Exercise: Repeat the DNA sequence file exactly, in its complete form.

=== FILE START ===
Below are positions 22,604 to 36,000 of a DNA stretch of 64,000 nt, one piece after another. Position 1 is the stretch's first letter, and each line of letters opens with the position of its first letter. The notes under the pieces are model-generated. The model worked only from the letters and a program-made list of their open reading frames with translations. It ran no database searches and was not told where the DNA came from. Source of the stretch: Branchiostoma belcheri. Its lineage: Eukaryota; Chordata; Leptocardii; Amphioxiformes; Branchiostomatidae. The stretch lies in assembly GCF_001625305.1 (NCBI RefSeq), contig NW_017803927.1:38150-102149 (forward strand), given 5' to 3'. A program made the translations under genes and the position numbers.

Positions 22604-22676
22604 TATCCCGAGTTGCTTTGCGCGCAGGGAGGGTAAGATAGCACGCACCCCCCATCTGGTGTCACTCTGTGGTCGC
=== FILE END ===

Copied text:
Below are positions 22,604 to 36,000 of a DNA stretch of 64,000 nt, one piece after another. Position 1 is the stretch's first letter, and each line of letters opens with the position of its first letter. The notes under the pieces are model-generated. The model worked only from the letters and a program-made list of their open reading frames with translations. It ran no database searches and was not told where the DNA came from. Source of the stretch: Branchiostoma belcheri. Its lineage: Eukaryota; Chordata; Leptocardii; Amphioxiformes; Branchiostomatidae. The stretch lies in assembly GCF_001625305.1 (NCBI RefSeq), contig NW_017803927.1:38150-102149 (forward strand), given 5' to 3'. A program made the translations under genes and the position numbers.

Positions 22604-22676
22604 TATCCCGAGTTGCTTTGCGCGCAGGGAGGGTAAGATAGCACGCACCCCCCATCTGGTGTCACTCTGTGGTCGC